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The Church of Alexandria

Hearing the Voice of God in Africa Faith and fervor uplift the church of Alexandria by Don Duncan

M

anal Malek Abdo professes a dynamic experience of faith — faith lived through

deeds. “All of my actions say I am a Christian, that I follow Christ’s way,” she says, sitting in her living room in central Egypt. “From Christianity, I learned how to live by example and to love others through my work.” For thousands of years, ethnic Christians — or Copts — have formed a major constituency of the Church of Alexandria, which in Africa includes a number of other Eastern churches, Catholic and Orthodox. For centuries, relations among these Christian communities have been rocky, even hostile. And while leaders are working together to strengthen the bonds of unity, Catholic Copts in villages say they feel more uneasy with their Orthodox Copt brethren than with their Muslim neighbors. In Izbet

Chokor, a village near the city of El Faiyum some 60 miles southwest of Cairo, one Catholic, Mrs. Abdo, builds bridges to strengthen the two sister churches. The youngest of seven children born to a family in El Faiyum, she began her faith formation in the Orthodox tradition. She attended a Coptic school, and credits her family with instilling both a strong connection to their parish and an active inner life. “What I learned from my parents,” she says, “was to listen for God’s voice everywhere, regardless of where that might be.” This lesson would inform one of the most important decisions in her life when, at age 24, she married her beloved, Ramsis — a Catholic Copt. “We first met at a clinic near my work,” she says. Her future husband had accompanied his sister to have her infant son inoculated. “I was teaching in a school; he was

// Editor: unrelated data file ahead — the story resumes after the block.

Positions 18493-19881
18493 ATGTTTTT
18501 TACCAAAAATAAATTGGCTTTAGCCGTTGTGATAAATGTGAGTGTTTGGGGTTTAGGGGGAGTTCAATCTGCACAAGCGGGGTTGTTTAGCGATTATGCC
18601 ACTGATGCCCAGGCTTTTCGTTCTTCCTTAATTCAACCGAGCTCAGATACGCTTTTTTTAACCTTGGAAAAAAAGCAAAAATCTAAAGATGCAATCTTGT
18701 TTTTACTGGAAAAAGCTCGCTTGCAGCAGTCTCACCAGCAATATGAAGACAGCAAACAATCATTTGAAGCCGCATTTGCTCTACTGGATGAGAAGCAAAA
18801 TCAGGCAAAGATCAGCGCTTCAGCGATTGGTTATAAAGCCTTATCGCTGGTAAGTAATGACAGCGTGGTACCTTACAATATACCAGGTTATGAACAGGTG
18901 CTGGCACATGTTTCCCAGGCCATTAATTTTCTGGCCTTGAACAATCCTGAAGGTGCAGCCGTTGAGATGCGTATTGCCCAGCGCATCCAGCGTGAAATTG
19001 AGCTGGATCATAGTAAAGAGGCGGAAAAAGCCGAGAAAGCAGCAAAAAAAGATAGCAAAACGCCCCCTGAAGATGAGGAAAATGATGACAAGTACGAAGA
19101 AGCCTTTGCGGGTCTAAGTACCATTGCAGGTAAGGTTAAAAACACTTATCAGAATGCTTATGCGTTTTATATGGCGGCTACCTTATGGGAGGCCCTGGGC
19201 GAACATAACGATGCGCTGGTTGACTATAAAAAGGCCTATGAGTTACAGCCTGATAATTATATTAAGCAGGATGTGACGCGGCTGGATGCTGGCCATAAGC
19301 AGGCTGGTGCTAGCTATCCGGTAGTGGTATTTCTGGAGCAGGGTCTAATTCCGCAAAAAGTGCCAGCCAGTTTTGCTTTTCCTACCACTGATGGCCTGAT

p Manal Malek Abdo lives in Izbet Chokor, an Egyptian village. t Christians celebrate Meskel, the feast of the Exaltation of the Holy Cross in the Ethiopian Church.

working three doors down from the school.” Some had objected to their marriage, which also led to Manal’s reception into the Catholic Church. Although saddened by the controversy surrounding the marriage, she took comfort in her family’s support. “My father had no problem whatsoever with the marriage and becoming Catholic. He said: ‘Do as you feel.’ We prayed and we looked for a sign that it would all be fine.” Listening for God’s voice and looking for signs would help her through the difficult times that followed her marriage as well, especially when her infant daughter died suddenly.

OFFICIAL PUBLICATION OF CNEWA

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Profile for ONE Magazine

ONE Magazine Autumn 2016  

The official publication of the Catholic Near East Welfare Association (CNEWA)

ONE Magazine Autumn 2016  

The official publication of the Catholic Near East Welfare Association (CNEWA)

Profile for cnewa